Tuesday, January 27, 2015


Off-topic post.

I am putting this out because I need to do it for me; if you want to read along, I welcome that.

My mother was killed this week.  She was a pedestrian, hit by an automobile.  She did not suffer.  Those of us left behind took up the suffering; but we are also remembering and honoring her, and laughing at some of those memories.

First ever quilt blocks, 2010
My mother taught me to sew.  And to knit.  And to crochet.  (Somewhat tricky for a right-handed parent to teach to a left-handed child.)  These hobbies have become my comfort, my introverted way of recharging my batteries and expressing my creativity.  I am blessed to have a hobby that brings me such joy, but I am doubly blessed that now I can remember Mom whenever I am stitching.

I taught my mother how to quilt.  I dragged her to a quilting retreat a few years ago, just as a way for the two of us to spend time together.  She was tentative, slightly allergic to strangers, and definitely out of her comfort zone, but by the end of the weekend, she was talking about returning the following year.

Chicken pincushion, 2010 retreat

Card trick block, w/quilting buddy Dwynn, 2011
Mom was a brainy woman, a scientist; she had an insatiable curiosity about geology and other workings of the earth, the planets, the weather, local plant life.

Mom was also a free-spirited thinker, which I always marvel at, given the time period (1950's) in which she grew to adulthood.  * I grew up without believing in Santa, the Easter Bunny, or the Tooth Fairy--all because my mom didn't believe in lying to children.  (Don't worry, grandma still spoiled us kids.) 
9-patch blocks, 2011
* She taught me to leave out "under God" from the Pledge of Allegiance: it had been inserted without her permission during the rabid anti-communism era.  * She gave me a broad religious viewpoint: although we had strong faith in our church, we were not so full of knowledge of the inner workings of the Divine to assume that there were no other passages to Enlightenment.  * She exposed our family to wheat germ and brewer's yeast and eating for health--way back in the early 1970's.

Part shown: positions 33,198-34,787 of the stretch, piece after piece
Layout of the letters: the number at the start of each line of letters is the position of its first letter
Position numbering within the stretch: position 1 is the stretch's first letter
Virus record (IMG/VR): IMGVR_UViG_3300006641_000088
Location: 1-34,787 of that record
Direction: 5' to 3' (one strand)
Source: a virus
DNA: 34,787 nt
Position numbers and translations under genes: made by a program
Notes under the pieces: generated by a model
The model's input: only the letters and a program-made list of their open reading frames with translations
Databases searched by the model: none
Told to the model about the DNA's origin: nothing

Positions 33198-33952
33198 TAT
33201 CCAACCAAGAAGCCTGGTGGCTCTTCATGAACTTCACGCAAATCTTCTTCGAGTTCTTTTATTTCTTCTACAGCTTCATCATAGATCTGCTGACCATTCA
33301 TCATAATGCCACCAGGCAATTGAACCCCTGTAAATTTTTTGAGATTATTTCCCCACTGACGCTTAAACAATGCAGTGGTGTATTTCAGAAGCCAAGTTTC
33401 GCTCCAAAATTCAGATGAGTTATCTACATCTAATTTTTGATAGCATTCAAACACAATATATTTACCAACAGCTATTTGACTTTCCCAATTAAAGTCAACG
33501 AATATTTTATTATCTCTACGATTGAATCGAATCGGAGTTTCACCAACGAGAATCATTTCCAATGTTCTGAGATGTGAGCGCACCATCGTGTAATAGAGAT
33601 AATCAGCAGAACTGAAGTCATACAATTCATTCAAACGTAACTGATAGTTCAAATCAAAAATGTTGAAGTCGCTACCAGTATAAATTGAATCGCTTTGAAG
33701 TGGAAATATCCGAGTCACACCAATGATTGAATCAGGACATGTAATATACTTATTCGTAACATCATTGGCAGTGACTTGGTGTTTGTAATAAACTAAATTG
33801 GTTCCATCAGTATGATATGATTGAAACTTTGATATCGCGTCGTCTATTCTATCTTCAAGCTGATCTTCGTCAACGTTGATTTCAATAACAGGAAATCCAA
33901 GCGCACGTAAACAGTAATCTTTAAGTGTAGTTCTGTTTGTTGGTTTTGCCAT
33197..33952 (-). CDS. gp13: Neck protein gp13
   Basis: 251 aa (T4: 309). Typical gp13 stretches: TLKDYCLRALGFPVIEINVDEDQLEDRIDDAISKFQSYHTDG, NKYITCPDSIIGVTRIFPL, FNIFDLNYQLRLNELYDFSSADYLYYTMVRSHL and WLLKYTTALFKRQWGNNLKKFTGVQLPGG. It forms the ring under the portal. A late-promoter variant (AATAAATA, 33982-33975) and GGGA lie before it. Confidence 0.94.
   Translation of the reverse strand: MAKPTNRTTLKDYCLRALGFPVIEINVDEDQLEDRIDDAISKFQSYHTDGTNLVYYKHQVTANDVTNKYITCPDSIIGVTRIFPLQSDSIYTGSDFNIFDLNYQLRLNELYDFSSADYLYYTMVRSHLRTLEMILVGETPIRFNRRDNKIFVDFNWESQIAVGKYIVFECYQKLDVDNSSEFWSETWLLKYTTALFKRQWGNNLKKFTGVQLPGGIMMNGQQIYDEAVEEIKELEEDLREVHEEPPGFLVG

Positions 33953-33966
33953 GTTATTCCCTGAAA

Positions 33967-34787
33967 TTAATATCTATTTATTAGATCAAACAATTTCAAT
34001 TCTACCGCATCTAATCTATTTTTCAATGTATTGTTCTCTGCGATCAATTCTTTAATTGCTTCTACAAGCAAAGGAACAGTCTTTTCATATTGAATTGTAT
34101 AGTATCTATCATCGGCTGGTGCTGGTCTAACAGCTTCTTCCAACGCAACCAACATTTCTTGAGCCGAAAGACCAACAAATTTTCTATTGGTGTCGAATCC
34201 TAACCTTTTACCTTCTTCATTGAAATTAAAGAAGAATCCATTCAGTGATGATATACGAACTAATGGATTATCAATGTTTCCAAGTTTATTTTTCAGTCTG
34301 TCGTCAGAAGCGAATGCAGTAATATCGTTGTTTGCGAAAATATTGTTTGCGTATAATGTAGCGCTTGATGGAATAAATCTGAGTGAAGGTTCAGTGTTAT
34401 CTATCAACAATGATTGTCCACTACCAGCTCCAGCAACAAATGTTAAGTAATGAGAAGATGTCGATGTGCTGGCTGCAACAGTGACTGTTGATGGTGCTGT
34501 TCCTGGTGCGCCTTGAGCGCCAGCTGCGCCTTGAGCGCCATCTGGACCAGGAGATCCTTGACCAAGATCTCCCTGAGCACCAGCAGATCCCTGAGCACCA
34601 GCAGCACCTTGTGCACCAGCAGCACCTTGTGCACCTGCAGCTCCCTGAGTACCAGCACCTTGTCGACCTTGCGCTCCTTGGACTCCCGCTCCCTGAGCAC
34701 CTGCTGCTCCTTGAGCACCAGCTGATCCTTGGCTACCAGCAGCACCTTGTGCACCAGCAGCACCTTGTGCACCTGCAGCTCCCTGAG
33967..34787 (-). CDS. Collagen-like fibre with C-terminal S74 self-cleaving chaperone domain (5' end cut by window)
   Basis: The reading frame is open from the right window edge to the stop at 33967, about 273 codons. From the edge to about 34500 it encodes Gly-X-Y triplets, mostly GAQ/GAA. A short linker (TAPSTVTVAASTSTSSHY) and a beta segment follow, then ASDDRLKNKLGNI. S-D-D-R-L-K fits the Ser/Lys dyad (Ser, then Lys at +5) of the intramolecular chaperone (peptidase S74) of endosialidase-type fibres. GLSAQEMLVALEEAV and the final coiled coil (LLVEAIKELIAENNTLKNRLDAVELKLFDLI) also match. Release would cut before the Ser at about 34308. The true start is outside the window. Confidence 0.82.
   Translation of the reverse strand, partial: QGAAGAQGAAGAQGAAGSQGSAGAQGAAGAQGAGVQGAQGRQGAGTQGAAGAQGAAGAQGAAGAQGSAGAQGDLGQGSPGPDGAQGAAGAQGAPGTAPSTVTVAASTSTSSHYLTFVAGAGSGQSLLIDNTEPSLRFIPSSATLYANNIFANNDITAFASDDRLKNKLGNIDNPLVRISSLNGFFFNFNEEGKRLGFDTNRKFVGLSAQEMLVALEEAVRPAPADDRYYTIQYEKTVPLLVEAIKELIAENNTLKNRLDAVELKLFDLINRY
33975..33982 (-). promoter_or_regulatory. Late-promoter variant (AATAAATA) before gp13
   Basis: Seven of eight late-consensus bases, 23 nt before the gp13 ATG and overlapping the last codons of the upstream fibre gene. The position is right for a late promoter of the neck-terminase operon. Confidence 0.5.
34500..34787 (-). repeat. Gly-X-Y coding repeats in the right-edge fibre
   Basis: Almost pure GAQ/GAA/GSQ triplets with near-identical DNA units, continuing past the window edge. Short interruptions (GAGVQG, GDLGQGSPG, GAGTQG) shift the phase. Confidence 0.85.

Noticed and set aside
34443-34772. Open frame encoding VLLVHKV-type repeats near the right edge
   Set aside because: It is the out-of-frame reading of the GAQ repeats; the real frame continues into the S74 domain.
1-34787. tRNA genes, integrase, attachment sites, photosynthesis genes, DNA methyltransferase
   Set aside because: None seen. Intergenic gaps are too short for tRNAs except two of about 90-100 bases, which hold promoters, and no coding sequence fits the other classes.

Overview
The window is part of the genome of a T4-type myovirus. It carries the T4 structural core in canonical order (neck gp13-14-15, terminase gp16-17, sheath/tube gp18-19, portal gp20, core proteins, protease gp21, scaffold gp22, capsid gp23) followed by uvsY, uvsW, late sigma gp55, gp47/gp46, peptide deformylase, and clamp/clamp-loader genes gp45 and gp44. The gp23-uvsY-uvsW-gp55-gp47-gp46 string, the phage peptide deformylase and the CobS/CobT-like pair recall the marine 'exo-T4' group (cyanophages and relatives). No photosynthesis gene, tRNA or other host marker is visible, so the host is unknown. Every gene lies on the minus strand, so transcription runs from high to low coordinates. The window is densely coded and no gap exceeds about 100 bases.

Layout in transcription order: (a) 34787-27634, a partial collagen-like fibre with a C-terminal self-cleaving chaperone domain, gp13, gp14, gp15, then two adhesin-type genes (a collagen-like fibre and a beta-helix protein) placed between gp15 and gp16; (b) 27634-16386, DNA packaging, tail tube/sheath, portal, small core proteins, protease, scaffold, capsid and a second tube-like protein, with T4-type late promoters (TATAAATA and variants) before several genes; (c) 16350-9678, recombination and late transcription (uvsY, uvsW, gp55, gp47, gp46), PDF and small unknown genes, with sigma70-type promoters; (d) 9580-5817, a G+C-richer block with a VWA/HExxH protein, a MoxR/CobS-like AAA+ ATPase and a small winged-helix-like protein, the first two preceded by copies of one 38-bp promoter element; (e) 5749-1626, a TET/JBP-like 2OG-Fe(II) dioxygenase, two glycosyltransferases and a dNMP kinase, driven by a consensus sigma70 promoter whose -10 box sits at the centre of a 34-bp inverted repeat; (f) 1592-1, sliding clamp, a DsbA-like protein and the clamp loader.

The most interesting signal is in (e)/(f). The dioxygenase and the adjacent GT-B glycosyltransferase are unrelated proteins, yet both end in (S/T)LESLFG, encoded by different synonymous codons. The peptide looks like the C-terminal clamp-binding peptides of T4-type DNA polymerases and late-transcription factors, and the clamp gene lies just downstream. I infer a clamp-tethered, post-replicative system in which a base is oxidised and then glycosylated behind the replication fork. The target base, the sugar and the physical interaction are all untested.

Mom was always my biggest cheerleader.  So proud of me (of all her children, and grandchildren), and not at all bashful about bragging on us.

with Skipper: Columbia Gorge (Oregon side), 2013

So much more I could say... But I close with a phrase that both makes me think of Mom, and makes me smile.

Etsy shop: itswritteninvinyl

What have you learned from your mother?  What gifts did she bestow on your life?

Memorial website: forever missed


  1. I am so sorry about your mother. What a terrible loss. Please accept my condolences and prayers of comfort.

  2. so so sorry for your loss. hugs in this difficult time. I lost my Mom to cancer when I was 30. she was my best friend. we sewed and cooked and canned and did all sorts of things together. she was crafty an no craft was too difficult. we painted and did macrame too. when I miss her I make jelly or relish. then I can look at that jar and think of her and the fun we had creating in different ways. so so sorry for your tragic loss.

    1. Thank you, Dawn! I am grateful to everyone who has shared with me memories of my mother, as well as those who can share meaningful things about their own mothers. It all just makes me feel more connected--hugged by the Universe, as it were.

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  4. Your mom will be missed. I thought of her as a friend.
    I will always remember her at the retreat and how we bonded over her quilt blocks. It still makes me smile.